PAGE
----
Tennis Spotlight: Mission Elite Performance

I had the opportunity to talk to Raheel Manji and discuss how his vision for an elite performance center has started during Covid-19. Read more to find out how he has built a support team to help professional and college tennis players achieve their goals.

  1. When did you see this vision to start Mission Elite Performance?

I always knew that when my career was done, I would start an elite performance center. I could see it perfectly. Go to work, but have all the right resources and people together. About 2 months into going back on tour I envisioned it. So many players on tour are struggling financially. They are very motivated and driven but do not have that structure and feedback. I also noticed that college players come back home during summer and do not get the training they need. I believe in college tennis players. They have a toughness and edge to them and have been pushed in a lot of ways, so I wanted to help guide them. We are trying to find ways to help these players live like actual pros and find ways to support them because they are working hard every day. To join Mission Elite you have to be the right person and contribute in the right way.

2. What was the catalyst behind your vision?

The catalyst was my love for teams, and how they’re organized. History had a huge impact on how I saw a team. I became interested in studying the effects of groups and character. I saw a huge void in the team in tennis, and results are proven to be stronger in teams. There is so much toxicity and selfishness in tennis and no one wants to put their guard down and work together. If you do not want to work together, yeah you may be the best in your town but you will not break out to the next level. I saw a lot of powerful results that came out of creating a team environment, but it has to be the right one.

3. What do you do as the CEO of Mission Elite Performance?

I overlook every single aspect of the company. I push them as a player, I manage them as a manager, overlook them as a company owner, and as a coach. I am trying to get in the trenches with them. I have the luxury of still feeling what they feel. I put together a whole support team for these players and if I feel I am best in a certain role then I will fill that.

4. How have you received partnerships to support your athletes?

The players pay me to coach them so I can cover things like court fees, but then I invest that money back into the resources like the support team for fitness, mental performance, and nutrition. I make it affordable for the players. Instead of pocketing the money, I use it to invest back into them. 

5. Can you talk about how important networking and relationships were to create this team you have now?

It is so important to network and build relationships. You should have the intention to go into every conversation with an open mind. Some people’s strengths are obvious and others are not, but many people can help you in some way. I try to find one piece of value in every person. Everyone has some unique strengths that I do not have and I try to find that. I do not want to be the smartest person in the room because I am a learner. Get to know everybody! You might find a good friend and help each other out!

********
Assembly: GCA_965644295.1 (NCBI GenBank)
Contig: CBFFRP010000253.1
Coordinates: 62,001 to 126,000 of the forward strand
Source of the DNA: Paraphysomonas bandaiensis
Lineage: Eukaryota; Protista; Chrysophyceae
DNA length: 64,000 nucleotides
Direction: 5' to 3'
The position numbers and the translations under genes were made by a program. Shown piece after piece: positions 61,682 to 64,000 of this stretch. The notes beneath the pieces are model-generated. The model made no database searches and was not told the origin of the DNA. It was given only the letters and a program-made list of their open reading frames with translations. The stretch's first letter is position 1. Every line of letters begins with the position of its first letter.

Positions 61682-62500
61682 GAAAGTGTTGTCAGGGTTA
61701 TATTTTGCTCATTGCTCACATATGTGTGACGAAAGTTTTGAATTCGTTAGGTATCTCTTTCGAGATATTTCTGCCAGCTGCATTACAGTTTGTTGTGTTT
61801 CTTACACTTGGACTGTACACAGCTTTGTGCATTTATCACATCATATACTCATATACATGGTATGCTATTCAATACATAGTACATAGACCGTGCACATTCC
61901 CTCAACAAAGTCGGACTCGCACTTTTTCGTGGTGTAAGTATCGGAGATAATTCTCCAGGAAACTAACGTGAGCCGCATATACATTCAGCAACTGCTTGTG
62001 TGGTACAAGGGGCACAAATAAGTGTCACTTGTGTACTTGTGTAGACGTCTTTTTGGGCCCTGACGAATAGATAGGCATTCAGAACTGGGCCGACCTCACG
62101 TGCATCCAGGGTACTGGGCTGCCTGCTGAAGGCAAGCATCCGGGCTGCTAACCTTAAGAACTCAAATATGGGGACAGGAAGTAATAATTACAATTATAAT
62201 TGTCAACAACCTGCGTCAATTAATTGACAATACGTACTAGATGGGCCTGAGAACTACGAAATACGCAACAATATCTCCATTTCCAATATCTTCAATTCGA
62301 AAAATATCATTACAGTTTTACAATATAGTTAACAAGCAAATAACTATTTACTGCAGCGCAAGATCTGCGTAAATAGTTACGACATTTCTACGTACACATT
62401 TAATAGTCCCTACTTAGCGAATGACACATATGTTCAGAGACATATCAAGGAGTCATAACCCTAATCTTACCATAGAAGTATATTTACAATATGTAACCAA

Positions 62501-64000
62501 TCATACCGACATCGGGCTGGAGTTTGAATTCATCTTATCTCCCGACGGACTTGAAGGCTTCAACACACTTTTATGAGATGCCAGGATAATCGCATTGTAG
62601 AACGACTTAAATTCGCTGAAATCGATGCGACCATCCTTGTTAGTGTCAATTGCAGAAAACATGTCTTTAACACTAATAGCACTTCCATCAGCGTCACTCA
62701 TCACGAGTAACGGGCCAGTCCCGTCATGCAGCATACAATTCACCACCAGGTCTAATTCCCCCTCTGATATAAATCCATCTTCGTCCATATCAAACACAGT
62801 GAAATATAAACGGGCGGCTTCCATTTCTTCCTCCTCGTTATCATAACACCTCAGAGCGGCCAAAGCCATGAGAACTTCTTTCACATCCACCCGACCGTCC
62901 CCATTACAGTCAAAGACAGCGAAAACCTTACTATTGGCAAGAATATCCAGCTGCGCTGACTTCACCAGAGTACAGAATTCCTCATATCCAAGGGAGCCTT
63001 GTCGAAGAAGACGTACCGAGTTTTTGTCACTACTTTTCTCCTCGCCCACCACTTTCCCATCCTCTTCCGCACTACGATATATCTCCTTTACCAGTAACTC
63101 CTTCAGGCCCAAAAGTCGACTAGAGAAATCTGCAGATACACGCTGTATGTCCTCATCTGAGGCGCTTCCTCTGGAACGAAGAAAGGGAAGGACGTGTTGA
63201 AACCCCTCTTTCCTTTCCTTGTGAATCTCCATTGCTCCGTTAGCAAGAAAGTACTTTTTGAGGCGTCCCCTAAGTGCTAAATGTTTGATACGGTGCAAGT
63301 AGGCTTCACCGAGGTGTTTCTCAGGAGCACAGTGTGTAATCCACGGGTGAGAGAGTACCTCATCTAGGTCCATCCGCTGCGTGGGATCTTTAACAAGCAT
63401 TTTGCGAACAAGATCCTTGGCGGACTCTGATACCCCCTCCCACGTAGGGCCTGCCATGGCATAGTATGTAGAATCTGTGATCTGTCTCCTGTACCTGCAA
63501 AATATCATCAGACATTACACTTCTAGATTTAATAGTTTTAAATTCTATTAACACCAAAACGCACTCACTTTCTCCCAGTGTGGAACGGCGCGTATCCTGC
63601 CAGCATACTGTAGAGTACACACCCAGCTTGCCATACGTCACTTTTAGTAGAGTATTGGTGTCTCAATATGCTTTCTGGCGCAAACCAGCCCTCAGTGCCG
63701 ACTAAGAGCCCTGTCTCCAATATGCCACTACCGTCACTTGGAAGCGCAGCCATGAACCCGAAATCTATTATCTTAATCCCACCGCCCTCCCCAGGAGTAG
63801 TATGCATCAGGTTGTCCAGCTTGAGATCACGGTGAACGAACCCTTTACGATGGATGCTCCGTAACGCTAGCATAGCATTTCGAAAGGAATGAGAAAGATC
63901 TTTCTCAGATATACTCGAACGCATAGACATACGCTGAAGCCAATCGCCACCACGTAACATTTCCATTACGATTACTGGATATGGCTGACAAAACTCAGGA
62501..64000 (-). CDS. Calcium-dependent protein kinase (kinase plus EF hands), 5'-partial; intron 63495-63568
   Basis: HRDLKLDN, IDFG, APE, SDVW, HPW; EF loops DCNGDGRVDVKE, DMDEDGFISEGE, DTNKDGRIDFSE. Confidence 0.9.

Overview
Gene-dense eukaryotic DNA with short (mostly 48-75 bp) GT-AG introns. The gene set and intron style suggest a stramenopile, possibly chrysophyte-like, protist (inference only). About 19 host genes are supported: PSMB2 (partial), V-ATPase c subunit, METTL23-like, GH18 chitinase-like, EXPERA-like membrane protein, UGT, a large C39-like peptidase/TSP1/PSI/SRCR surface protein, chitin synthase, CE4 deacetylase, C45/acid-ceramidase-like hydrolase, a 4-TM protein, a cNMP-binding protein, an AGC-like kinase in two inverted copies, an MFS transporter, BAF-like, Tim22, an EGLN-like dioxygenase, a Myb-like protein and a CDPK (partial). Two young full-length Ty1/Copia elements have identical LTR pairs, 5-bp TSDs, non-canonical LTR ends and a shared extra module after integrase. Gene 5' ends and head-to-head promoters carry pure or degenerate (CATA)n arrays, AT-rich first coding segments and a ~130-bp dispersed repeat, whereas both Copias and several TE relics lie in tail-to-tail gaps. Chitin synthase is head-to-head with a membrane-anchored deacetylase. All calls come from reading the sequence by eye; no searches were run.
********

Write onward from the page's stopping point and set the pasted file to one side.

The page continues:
6. How did you come up with your blueprint to success?

My initial strengths as a player were toughness and competitiveness. I was blinded in other areas, and those two strengths where all that mattered to me as a kid. I went to Indiana and those strengths translated well, but I got educated and intelligence and competence were two more strengths I developed. When I went to Oklahoma, I realized how mature I needed to be and how important character was. So through these experiences, I built the blueprint of Mission Elite. You want to know why and where you had success and why and where you failed. I drafted the blueprint one time, and every day I obsessed over these values and it just made sense.

7. What is your ultimate goal behind mission elite?

I want to scale the company so that it is massive at one point. The first priority is to bring on the right people and if I can only get 22 of the right people then that is what we will settle for. I would rather have one high-quality person than a couple of average/good people. I want to be way more than an elite center. The bigger we can get, the more people we can impact.

8. If you could say one last phrase to your player before they went out to play. What would you say?

Be an overachiever, know when you’re underachieving. I do not mean results, I mean overachieve in terms of attitude, effort, focus, and intangibles.

9. Lastly, Describe how tennis has influenced you in 3 words.

Overachiever, Analyzer, Bold

Feel free to check out Mission Elite Performance to see what it takes to be an elite tennis player.

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